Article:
We never told them about the structural issues we faced because we believe emotional and physical safety are the foundation for any child’s development in terms of skills and education. It turned out that our strategy worked because over time grades improved and some children started going to boarding school. I would say this is one of the impacts to be highlighted. As said before, quality education is an essential factor for a brighter future.


At the moment 5 of our kids are attending boarding school who visit during the mid-term holiday, while another three are permanently at the care home. Although it is a small number of children, we are able to give the necessary care and attention to every child we accommodate.



SfA: Even though it might just be wishful thinking, where do you see the project in 5 or 10 years from now?


M: Oh, that’s a good question! Our dream would be to build or buy a house that can accommodate more children. Currently, our biggest limitation is space which prevents us from helping even more children. And of course, it would be awesome to ensure the financial stability of the orphanage with all the necessary resources and structures. Nevertheless, even in 10 years we still want to be a small-scale project to ensure quality care and the personal connection to every child. As the kids say “Makungu is a family”. We also want to encourage the circularity of the service where kids that formerly received support from the care home can become workers of the orphanage.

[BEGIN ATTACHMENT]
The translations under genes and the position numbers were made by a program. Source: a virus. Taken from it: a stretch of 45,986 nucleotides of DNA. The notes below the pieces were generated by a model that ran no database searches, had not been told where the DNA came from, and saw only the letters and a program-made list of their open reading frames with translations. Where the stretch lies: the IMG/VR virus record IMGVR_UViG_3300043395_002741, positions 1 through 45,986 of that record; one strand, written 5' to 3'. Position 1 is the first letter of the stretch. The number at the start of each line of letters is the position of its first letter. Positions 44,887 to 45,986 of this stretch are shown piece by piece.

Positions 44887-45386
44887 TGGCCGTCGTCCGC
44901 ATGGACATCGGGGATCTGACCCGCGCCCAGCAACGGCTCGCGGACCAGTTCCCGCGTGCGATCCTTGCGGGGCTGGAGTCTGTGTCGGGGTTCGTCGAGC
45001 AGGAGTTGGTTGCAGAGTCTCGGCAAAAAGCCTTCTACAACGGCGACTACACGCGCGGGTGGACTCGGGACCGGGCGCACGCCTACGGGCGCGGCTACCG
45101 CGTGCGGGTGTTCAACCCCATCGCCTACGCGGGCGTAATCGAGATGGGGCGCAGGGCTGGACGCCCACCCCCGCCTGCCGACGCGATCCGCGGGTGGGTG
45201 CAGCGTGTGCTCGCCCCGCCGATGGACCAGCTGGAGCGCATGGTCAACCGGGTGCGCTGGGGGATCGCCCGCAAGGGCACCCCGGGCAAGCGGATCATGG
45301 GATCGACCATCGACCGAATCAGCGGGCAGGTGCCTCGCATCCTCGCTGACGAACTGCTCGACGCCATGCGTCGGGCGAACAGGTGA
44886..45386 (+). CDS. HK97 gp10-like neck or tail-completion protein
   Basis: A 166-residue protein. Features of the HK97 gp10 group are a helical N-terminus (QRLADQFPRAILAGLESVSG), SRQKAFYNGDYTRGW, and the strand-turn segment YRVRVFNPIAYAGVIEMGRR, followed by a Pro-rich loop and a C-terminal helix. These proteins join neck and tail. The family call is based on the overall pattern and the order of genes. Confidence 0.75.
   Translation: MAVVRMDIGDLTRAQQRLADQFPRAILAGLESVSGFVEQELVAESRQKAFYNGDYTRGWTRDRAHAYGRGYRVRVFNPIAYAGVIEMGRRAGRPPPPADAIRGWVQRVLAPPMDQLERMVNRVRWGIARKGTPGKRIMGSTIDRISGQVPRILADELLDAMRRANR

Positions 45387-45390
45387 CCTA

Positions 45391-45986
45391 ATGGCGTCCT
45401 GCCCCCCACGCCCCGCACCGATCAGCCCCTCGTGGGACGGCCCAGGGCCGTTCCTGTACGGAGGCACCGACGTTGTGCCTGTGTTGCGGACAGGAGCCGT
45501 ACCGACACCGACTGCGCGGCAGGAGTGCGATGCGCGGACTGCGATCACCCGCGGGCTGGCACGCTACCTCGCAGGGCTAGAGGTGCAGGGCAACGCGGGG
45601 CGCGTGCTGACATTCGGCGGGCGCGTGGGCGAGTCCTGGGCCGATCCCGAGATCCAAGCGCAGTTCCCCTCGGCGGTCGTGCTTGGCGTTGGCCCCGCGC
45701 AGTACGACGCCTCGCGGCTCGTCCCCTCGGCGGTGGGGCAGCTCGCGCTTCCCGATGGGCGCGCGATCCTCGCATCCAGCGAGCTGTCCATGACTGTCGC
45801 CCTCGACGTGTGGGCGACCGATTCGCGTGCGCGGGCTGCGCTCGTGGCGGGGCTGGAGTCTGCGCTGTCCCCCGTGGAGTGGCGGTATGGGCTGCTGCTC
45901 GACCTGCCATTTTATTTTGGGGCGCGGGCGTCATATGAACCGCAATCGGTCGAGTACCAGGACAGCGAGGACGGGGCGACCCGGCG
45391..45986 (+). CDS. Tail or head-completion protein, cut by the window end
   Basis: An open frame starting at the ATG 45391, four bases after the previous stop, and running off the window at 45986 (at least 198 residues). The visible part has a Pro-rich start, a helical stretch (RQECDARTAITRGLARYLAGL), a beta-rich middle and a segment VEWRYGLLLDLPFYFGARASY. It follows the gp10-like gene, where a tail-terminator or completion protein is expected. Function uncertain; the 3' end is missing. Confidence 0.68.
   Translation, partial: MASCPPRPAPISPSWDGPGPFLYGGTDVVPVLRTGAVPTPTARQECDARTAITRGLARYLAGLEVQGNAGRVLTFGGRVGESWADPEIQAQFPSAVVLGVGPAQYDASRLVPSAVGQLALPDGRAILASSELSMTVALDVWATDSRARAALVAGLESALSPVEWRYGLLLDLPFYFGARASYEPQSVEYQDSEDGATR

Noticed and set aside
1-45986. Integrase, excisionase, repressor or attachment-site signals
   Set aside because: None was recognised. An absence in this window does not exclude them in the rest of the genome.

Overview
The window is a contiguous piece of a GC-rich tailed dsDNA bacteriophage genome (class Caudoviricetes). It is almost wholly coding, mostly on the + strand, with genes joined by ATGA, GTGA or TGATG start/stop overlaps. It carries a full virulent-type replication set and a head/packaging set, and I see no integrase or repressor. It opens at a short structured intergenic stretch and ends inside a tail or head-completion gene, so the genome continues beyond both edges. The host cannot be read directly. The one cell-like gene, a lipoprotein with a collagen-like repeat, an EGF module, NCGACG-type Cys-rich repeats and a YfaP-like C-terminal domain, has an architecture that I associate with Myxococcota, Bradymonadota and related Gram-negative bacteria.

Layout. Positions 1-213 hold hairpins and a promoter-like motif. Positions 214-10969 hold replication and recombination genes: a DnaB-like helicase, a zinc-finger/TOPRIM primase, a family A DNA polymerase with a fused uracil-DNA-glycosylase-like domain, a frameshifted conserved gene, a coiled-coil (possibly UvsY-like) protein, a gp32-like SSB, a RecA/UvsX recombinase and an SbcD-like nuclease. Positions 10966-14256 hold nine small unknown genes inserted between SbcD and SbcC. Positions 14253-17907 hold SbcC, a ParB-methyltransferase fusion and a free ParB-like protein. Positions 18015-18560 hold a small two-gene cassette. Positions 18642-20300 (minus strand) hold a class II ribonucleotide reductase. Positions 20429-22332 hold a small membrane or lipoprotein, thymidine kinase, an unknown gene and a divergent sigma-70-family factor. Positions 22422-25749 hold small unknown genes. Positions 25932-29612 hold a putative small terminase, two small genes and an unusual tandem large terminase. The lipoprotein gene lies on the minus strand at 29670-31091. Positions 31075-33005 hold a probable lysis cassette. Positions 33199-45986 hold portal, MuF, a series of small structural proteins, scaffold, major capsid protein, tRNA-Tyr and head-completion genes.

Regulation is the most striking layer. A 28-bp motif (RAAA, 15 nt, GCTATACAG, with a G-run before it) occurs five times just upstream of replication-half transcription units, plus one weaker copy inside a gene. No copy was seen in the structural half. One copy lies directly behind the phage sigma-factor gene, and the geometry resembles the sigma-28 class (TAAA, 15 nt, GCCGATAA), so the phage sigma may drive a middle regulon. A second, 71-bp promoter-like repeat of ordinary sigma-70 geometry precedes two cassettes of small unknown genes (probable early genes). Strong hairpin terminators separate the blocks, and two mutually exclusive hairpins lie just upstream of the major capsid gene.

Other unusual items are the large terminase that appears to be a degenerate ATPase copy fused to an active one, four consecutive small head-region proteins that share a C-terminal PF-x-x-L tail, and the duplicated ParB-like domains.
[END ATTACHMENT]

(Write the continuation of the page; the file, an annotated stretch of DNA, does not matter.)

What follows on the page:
SfA: Thank you for sharing this inspiring story, Marina! Keep up the great work. Any last thoughts that you would like to share with the readers?


M: Regardless of the cultural and personal differences that exist between all parties that are in some way related to the Makungu Care Home, in the end it boils down to core values like honesty, trust, and optimism. These are the foundation for an enriching collaboration in any field.



Makungu - The dawn of Kenyan orphans

Despite the many coincidences and challenges that led Marina to finally support Makungu from Germany, perseverance, empathy and a hint of “just wing it” have always been her guiding lights along the way. The Makungu Care Home has become the dawn of a life full of opportunities for the orphans living there.


The gratefulness for her work that the children express shows that she and her collaborators are on the right track but she also knows that the world of nonprofits can be unforgiving with the constant risk of running out of money. Students for Amani therefore plays a very important role to ensure the sustainability of children's education.


If you want to do your part in supporting children for a brighter future, look no further.


Donate Now


Stay tuned for the final part of the blog series, Meet the children.



This post was written by Max Kückels. Visit his personal blog to check out more of his work.